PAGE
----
My mother is struggling with her grief. My father isn't in the best of health. I don't want to say anything about my brother because that's a whole other story, but it's not good. I've put on weight. I discovered on facebook that one of my oldest friends got married and didn't invite me to the wedding. I'm still living at home with my parents and am struggling to work out what's going to happen next. 

And now we're here. In November. And the red cups are out again at Starbucks. I'm crying as I write this. The kind of tears Sara Crewe cries in A Little Princess: silent ones behind a closed door. 

Is it strange that despite this being my crappiest year on record, I don't want it to end? Because that's the feeling I have. Distinct dread that this year is ending. Maybe what I'm dreading is having to raise my hopes again. Life feels static in the gloominess, but it's comfortable. Change is frightening. Or maybe what I'm dreading is the anniversary of the leukaemia rearing it's head. It's nearly a year since everything went downhill, and it frightens me that it's been that long. 

Maybe I'm anxious because I don't want my birthday cake to be Christmas pudding again - the pudding from our cancelled Christmas the week before. I've just read that last sentence back and I can't believe how morbid I sound. But it's honest. I think this year has turned me into a morbid person. Maybe this is growing up. 

I'm not going to end this on an optimistic note. That's what I usually do, and that's how I like to end things. But right now it wouldn't be true. Because right now I feel like an insignificant drifting speck of nothing, and I'm hoping that sharing this with you brings me just the tiniest bit of relief.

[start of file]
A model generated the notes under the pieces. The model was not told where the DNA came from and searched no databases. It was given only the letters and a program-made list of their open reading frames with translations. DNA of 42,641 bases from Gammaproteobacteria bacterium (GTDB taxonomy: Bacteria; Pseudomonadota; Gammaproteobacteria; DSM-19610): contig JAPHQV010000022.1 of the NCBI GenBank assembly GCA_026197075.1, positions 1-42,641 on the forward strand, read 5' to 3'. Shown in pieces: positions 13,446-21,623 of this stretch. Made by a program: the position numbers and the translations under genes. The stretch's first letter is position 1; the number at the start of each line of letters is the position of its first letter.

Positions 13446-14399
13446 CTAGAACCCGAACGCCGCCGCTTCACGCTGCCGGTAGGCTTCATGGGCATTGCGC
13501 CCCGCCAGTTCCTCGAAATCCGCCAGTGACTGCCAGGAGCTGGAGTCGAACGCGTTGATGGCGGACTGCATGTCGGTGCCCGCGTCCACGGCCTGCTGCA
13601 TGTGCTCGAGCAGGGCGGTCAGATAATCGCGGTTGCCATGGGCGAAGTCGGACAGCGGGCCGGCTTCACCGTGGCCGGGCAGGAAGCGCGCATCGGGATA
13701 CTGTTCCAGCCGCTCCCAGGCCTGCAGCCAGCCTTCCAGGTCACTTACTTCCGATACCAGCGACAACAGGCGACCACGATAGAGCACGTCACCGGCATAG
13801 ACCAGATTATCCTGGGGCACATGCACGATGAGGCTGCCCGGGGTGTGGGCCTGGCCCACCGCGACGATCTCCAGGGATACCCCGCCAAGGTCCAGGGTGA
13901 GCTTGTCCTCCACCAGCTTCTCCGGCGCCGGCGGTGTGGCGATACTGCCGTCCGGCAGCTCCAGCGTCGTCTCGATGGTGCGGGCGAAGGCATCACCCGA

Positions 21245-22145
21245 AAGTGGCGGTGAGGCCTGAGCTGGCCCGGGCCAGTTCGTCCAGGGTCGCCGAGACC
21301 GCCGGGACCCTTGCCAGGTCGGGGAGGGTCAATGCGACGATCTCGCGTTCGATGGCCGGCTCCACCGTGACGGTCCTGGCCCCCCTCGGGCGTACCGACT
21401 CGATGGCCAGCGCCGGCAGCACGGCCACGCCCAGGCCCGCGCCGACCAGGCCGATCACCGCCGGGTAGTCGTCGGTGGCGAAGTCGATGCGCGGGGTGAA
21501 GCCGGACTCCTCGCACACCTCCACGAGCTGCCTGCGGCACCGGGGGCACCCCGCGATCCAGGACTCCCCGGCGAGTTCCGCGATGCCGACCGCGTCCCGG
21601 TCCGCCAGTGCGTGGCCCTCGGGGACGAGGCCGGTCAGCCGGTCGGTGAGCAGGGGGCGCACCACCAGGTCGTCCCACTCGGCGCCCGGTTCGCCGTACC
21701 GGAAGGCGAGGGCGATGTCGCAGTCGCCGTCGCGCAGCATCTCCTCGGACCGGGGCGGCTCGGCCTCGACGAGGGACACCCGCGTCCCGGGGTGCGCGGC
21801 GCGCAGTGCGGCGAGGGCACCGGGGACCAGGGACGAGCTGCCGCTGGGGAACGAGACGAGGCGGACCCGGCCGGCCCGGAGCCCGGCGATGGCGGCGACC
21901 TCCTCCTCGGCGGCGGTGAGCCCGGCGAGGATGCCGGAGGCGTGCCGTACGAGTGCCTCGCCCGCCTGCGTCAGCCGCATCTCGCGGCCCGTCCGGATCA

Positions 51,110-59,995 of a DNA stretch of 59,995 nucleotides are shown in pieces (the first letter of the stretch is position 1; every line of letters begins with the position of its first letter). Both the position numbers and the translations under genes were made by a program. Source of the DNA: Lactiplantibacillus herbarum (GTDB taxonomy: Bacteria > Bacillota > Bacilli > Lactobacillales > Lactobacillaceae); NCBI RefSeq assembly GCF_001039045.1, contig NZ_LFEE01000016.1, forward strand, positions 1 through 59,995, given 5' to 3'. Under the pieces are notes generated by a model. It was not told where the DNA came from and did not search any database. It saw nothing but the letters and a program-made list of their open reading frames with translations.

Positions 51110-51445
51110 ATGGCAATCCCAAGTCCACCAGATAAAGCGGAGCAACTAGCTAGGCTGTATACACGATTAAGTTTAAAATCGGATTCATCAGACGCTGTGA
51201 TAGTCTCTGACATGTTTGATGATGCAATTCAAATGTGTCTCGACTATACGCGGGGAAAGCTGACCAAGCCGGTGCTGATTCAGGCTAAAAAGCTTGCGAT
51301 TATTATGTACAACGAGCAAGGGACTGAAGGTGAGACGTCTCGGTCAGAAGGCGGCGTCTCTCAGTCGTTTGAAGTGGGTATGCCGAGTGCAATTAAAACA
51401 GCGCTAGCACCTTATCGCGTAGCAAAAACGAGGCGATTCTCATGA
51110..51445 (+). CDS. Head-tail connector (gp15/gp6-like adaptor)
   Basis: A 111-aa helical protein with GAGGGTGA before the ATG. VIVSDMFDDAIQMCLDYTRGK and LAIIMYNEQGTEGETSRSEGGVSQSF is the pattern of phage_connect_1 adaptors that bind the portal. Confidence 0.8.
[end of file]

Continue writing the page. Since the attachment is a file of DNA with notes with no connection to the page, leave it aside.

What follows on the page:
Saturday, 29 September 2012

Letterbox Love - Grown Up Book Special - 29th Sept 2012

Because sometimes I read books for grown ups too!!!

Survivor by Sam Pivnik
Sam Pivnik is the ultimate survivor from a world that no longer exists. On fourteen occasions he should have been killed, but luck, his physical strength and his determination not to die, all played a part in Sam Pivnik living to tell his extraordinary life story. 
In 1939, on his thirteenth birthday, his life changed forever when the Nazis invaded Poland. He survived the two ghettoes set up in his home town of Bedzin and six months on Auschwitz's notorious Rampkommando where prisoners were either taken away for entry to the camp or gassing. After this harrowing experience he was sent to work at the brutal Furstengrube mining camp. He could have died on the 'Death March' that took him west as the Third Reich collapsed and he was one of only a handful of people who swam to safety when the Royal Air Force sank the prison ship Cap Arcona, in 1945, mistakenly believing it to be carrying fleeing members of the SS.
He eventually made his way to London where he found people too preoccupied with their own wartime experiences on the Home Front to be interested in what had happened to him.
Now in his eighties, Sam Pivnik tells for the first time the story of his life, a tale of survival against the most extraordinary odds. 
Out now from Hodder and Stoughton

Vagina: A New Biography by Naomi Wolf
As Naomi Wolf embarks on a life-changing journey to tease out the link between sexuality and creativity, what she discovers is revelatory and exhilarating - a scientifically supported link between the vagina and female courage, assertiveness and consciousness itself.
Emboldened by these new discoveries, she looks back in history and shows us how the vagina was considered sacred for centuries until it began to be cast as a threat. Even now, in an increasingly sexualised world, it is thought of as slightly shameful. Why?
Vagina: A New Biography combines cutting-edge science with cultural history to explore the role of female desire and how it affects female identity, creativity and confidence. Provocative and engaging, positive and inspiring, this book brings to light female impulses, history and dreams - and, in exploring what women really need, it goes to the very core of what it means to be female.
Out now from Little, Brown

When It Happens to You by Molly Ringwald